findings reported by Vivien Suchert and colleagues  observing that "screen time, but not other non-screen-based sedentary activities should be considered as being a risk factor for ADHD [attention-deficit hyperactivity disorder]" taps into long-running debates on whether our societal obsession with watching, clicking and swiping might not be 'a totally positive thing' when it comes to psychological development, health and wellbeing.
Yes, I know this is a complicated area full of big personalities, sweeping generalisations, half-truths and soundbites (see here for example). But I talk about peer-reviewed science on this blog, and am dealing with presented evidence specifically looking at the issue of screen time and ADHD on this particular occasion.
So, taking a not insignificant sample number of over 900 young adults aged 13-17 years old, researchers assessed various parameters in relation to "screen-based and non-screen-based sedentary behavior and ADHD symptoms." When I say 'assessed', immediately one potentially big issue stands out when it comes to measures of sedentary behaviour used in the study and the inclusion of the questionnaire method over and above the use of more objective measures such as physical activity monitors (see here). No mind, researchers analysed the collected data and determined a few key observations not least that: "Screen time was related to the total ADHD score (p < 0.001) as well as to the subscales inattention (p ≤ 0.016) and hyperactivity/impulsivity (p ≤ 0.008)." Further: "Sedentary time without screens was virtually not associated with ADHD."
OK, to reiterate sweeping generalisations are not required on the basis of these results alone. There are a myriad of other methodological issues outside of just objective measures of sedentary behaviour that could skew the Suchert results and these should be taken into consideration. But set in the context that this is not the first time that screen use has been *corrrelated* with something like ADHD or ADHD-type behaviours  (or indeed the second time ) I'm minded to suggest that quite a more investigation is indicated. Of course, there are other factors to include in the research mix. The findings reported by Tong and colleagues  are potentially pertinent: "children with ADHD symptoms were likely to spend more time using a computer during school days; they were also more likely to eat while using a computer." This implies that ADHD or ADHD-type behaviours might predispose to increased screen time rather than the other way around. The relationship is likely to be complex.
In terms of the potential 'hows and whys' of any connection between screen time and ADHD-type behaviours, well, there are already some clues. I'd perhaps suggest that the effects of screen time on sleep could be a good place to start given other peer-reviewed research clues . The relationship between sleep and ADHD is a complicated one, but it is known that sleep interventions can [modestly] affect the presentation of some ADHD behaviours (see here). There are no doubt other research avenues worth looking into also.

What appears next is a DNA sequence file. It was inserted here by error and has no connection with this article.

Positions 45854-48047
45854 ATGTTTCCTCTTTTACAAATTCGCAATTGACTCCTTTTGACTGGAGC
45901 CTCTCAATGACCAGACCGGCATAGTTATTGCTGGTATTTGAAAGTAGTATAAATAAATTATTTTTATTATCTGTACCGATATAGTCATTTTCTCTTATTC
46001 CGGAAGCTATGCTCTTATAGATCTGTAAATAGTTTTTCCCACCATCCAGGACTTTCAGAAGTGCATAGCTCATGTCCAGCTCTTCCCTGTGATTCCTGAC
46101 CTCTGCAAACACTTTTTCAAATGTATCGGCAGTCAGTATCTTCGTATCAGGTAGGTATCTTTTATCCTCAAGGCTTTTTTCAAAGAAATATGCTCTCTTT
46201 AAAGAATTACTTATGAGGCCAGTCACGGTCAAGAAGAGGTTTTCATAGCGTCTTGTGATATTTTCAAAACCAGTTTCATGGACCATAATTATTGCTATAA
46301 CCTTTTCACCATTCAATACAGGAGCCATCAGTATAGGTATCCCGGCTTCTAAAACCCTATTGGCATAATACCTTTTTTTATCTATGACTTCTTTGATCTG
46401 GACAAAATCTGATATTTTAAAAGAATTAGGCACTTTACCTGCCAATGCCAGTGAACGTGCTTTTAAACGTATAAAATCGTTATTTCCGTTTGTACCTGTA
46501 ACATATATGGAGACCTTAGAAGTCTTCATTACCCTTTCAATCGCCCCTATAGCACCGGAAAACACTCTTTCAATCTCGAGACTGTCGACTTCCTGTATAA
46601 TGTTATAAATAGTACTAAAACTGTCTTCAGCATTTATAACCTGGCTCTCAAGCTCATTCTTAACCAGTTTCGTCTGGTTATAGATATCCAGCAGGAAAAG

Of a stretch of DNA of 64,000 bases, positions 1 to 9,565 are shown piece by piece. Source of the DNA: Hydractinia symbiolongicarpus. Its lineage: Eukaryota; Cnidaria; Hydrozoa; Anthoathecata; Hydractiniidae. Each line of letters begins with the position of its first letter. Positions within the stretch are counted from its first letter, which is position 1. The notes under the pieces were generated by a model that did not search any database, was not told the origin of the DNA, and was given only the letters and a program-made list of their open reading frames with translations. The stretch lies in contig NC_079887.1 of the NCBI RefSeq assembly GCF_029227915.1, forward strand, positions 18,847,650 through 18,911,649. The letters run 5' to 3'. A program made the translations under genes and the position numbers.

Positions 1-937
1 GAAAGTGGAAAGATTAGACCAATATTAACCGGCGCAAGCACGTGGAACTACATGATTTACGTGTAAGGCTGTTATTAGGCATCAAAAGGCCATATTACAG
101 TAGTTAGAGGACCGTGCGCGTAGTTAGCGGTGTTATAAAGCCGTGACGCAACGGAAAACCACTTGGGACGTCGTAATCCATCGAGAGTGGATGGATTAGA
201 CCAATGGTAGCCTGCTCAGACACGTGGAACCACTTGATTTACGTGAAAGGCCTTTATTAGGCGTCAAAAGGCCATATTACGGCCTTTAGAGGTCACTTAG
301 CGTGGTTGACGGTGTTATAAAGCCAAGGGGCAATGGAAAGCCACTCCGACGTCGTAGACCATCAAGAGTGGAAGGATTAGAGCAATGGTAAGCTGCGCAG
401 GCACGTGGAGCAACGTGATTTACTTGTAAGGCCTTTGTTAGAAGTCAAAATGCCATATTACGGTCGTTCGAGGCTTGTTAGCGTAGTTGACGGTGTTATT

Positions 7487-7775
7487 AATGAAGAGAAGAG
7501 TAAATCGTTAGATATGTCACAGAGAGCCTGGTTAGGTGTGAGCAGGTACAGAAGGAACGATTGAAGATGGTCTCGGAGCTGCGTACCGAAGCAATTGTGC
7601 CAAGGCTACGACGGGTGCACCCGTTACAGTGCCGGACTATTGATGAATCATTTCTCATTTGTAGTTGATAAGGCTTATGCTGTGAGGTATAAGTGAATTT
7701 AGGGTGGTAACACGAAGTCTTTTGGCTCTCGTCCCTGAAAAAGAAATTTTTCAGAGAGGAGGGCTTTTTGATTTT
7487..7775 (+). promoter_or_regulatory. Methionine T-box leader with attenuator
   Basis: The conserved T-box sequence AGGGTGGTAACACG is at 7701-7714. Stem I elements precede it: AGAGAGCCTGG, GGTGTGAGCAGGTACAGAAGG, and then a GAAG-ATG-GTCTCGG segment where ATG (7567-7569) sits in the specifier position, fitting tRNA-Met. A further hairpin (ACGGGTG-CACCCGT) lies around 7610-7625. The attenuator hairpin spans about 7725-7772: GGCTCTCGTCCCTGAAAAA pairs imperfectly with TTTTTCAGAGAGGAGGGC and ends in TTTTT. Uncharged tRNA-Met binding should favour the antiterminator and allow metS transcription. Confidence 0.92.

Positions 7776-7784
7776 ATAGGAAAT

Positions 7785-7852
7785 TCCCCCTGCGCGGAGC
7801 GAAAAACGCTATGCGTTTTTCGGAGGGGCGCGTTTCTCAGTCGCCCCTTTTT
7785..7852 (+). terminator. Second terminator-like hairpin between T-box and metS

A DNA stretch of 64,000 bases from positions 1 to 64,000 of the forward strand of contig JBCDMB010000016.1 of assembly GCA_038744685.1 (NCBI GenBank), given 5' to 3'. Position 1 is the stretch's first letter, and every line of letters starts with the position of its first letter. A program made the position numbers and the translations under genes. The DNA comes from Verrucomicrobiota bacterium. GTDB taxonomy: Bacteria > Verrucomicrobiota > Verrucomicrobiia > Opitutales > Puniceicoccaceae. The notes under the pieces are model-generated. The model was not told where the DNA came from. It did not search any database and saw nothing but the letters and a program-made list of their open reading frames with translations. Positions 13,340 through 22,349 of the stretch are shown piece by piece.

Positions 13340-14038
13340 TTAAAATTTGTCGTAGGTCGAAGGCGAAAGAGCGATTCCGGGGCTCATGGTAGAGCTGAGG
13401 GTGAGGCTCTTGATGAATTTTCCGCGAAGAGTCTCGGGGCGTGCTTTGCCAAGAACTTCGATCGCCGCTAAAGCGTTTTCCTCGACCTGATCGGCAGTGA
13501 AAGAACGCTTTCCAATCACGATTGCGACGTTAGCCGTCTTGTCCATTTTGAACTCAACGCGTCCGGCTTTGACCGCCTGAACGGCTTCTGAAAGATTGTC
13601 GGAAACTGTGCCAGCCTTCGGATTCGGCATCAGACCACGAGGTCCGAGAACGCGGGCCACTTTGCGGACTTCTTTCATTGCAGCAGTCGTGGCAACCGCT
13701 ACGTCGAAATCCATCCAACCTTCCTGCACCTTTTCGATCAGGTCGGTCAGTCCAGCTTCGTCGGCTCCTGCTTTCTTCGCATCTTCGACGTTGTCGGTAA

Should anyone act on the Suchert findings as they stand? Well, I don't do medical or clinical advice on this blog but I'm minded to suggest that some sensible advice provided by others might come into play: "No screens in the child’s bedroom. Pay attention to the content of the games, especially to violence. Set limits on screen time, and look for other ways to manage family interactions." With my 'what if' research hat on, I am also wondering whether the rise and rise of screens and screen time in the context of autism might also need some particular research examination, in light of the idea that autism and ADHD is not an unfamiliar diagnostic combination (see here)...
To close, although perhaps most famous as a 'rat tickler', the passing away of Jaak Panksepp a few days back deserves mention given his notable ideas about autism and the influence they had and continue to have...
 Suchert V. et al. Relationship between attention-deficit/hyperactivity disorder and sedentary behavior in adolescence: a cross-sectional study. Atten Defic Hyperact Disord. 2017 Apr 4.
 Chan PA. & Rabinowitz T. A cross-sectional analysis of video games and attention deficit hyperactivity disorder symptoms in adolescents. Ann Gen Psychiatry. 2006 Oct 24;5:16.
 Montagni I. et al. Association of screen time with self-perceived attention problems and hyperactivity levels in French students: a cross-sectional study. BMJ Open. 2016 Feb 26;6(2):e009089.
 Tong L. et al. Attention-Deficit/Hyperactivity Disorder and Lifestyle-Related Behaviors in Children. PLoS One. 2016 Sep 22;11(9):e0163434.
 Engelhardt CR. et al. Media use and sleep among boys with autism spectrum disorder, ADHD, or typical development. Pediatrics. 2013 Dec;132(6):1081-9.
Suchert V, Pedersen A, Hanewinkel R, & Isensee B (2017). Relationship between attention-deficit/hyperactivity disorder and sedentary behavior in adolescence: a cross-sectional study. Attention deficit and hyperactivity disorders PMID: 28378132